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Summary

Although genome editing technology is being actively utilized, there is no standardization in terms and definitions for this field, which can lead to misinterpretation and miscommunication of concepts, data, and results.

Standards in the field of genome editing will harmonize and accelerate effective communication, technology development, qualification, and evaluation of genome editing products. This document is expected to improve confidence in and clarify scientific communication, data reporting, and data interpretation in the genome editing field.

This lexicon was developed to provide a unified reference set of terms and technical definitions that standardizes their use and meaning to serve the needs of the biotechnology community.

It is recognized that in rare instances exceptions may exist for some definitions within specific applications.

Description

The definitions are worded with the intention that additional context may be added with supplementary language when they are used. It is also recognized that genome editing is a rapidly evolving biotechnology and additional terms and definitions will be needed as genome editing technologies mature.

ORGANIZATION OF THE LEXICON

1. Genome editing concepts

2. Genome editing tools

    2.1 General

    2.2 CRISPR specific

    2.3 Meganuclease specific

    2.4 megaTAL specific

    2.5 TALEN specific

    2.6 ZFN specific

3. Genome editing outcomes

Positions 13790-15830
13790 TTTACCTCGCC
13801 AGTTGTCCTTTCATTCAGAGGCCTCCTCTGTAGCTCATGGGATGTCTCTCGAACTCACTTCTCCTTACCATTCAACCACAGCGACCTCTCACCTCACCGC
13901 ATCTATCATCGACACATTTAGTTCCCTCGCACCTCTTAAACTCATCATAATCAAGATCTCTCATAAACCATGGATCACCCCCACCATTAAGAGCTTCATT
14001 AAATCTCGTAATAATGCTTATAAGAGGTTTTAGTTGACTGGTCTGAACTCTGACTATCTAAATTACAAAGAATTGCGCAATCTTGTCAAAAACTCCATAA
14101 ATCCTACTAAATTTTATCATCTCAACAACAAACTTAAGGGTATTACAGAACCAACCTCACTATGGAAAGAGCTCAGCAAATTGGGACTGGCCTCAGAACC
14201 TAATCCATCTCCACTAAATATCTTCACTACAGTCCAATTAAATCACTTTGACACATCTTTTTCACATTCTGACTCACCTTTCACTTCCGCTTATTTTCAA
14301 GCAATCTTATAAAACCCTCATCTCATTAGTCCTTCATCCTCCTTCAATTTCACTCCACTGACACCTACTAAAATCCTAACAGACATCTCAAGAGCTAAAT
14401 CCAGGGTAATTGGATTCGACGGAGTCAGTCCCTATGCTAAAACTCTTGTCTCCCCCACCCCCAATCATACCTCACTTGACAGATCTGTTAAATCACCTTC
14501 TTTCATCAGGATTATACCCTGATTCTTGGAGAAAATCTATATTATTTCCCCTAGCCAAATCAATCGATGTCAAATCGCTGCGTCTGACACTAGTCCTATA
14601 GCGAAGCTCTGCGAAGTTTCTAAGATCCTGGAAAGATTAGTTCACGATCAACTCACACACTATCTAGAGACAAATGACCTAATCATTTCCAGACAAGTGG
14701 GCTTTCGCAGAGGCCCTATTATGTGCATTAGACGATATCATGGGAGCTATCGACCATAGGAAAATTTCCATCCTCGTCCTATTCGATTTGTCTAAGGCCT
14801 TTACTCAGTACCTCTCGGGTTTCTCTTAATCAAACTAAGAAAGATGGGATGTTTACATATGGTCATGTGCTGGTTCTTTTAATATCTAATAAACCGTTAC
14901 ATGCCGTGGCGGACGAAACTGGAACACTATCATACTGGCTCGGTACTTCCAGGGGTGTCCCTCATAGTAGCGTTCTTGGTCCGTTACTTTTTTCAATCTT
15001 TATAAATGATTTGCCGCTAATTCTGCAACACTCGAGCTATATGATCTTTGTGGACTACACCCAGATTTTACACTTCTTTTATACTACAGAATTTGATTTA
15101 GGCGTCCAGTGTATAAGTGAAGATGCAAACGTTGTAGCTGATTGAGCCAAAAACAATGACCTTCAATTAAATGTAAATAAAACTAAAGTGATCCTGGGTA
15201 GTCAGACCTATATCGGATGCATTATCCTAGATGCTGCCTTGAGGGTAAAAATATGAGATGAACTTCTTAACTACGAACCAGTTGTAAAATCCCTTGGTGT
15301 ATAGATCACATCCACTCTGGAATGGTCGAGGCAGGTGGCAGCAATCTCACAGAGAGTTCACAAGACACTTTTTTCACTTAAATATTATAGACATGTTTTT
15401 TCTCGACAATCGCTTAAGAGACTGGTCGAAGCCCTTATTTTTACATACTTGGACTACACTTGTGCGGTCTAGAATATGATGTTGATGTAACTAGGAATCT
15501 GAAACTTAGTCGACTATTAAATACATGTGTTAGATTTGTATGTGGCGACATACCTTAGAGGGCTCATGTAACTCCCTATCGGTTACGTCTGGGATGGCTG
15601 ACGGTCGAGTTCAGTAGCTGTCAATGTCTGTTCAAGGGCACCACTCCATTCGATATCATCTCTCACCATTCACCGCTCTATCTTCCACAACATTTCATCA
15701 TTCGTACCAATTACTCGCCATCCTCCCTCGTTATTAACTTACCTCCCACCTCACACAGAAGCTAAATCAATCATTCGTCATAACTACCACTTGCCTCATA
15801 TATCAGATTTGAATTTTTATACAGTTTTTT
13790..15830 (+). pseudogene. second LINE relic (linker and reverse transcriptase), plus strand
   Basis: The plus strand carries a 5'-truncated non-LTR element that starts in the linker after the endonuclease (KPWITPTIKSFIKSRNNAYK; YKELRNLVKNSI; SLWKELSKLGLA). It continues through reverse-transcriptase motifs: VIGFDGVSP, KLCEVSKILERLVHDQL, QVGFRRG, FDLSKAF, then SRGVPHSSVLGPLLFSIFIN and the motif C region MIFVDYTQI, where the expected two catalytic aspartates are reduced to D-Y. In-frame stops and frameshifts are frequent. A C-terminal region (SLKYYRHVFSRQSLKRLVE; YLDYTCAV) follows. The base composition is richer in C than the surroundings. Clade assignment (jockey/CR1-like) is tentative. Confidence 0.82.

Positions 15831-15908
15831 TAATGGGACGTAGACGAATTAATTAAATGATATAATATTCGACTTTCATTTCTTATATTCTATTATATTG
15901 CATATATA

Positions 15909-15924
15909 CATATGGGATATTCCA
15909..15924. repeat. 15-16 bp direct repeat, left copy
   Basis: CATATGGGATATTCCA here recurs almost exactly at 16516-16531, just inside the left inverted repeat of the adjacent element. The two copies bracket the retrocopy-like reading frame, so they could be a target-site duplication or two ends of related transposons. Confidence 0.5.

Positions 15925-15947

Terms within categories are listed alphabetically. In the Genome editing tools section, the sub-category “General” contains terms that apply to all types of genome editing tools. Additional sub-categories contain terms specific to the sub-category of genome editing technology: “CRISPR specific”, “Meganuclease specific”, “TALEN specific”, “megaTAL specific” and “ZFN specific”. A glossary listing all terms alphabetically precedes the Terms and definitions.

Glossary of terms in alphabetical order

Term

Term number

Cas nuclease

2.2.1

Cas nuclease target site

2.2.2

CRISPR associated nuclease

2.2.1

CRISPR RNA

2.2.3     

CRISPR target strand

2.2.8

crRNA

2.2.3

Cys2His2 zinc finger

2.6.2

DNA, RNA, or epigenome edit

3.1

DNA, RNA, or epigenome intended edit

3.4

DNA, RNA, or epigenome unintended edit

3.7

edit

3.1

gene editing

1.1

genome editing

1.2

genome editing off-target

1.4

genome editing target

1.5

genome editing target specificity

1.6

genome engineering

1.3

gRNA

2.2.4

guide RNA

2.2.4

HDR

3.2

homology-directed repair

3.2

InDel mutation

3.3

intended edit

3.4

meganuclease

2.3.1

meganuclease linker

2.3.2

meganuclease single chain

2.3.3

meganuclease target site

2.3.4

megaTAL

2.4.1

megaTAL linker

2.4.2

megaTAL target site

2.4.3

microhomology-mediated end joining repair

3.5

MMEJ

3.5

NHEJ

3.6

non-homologous end joining

3.6

off-target

1.4

PAM

2.2.5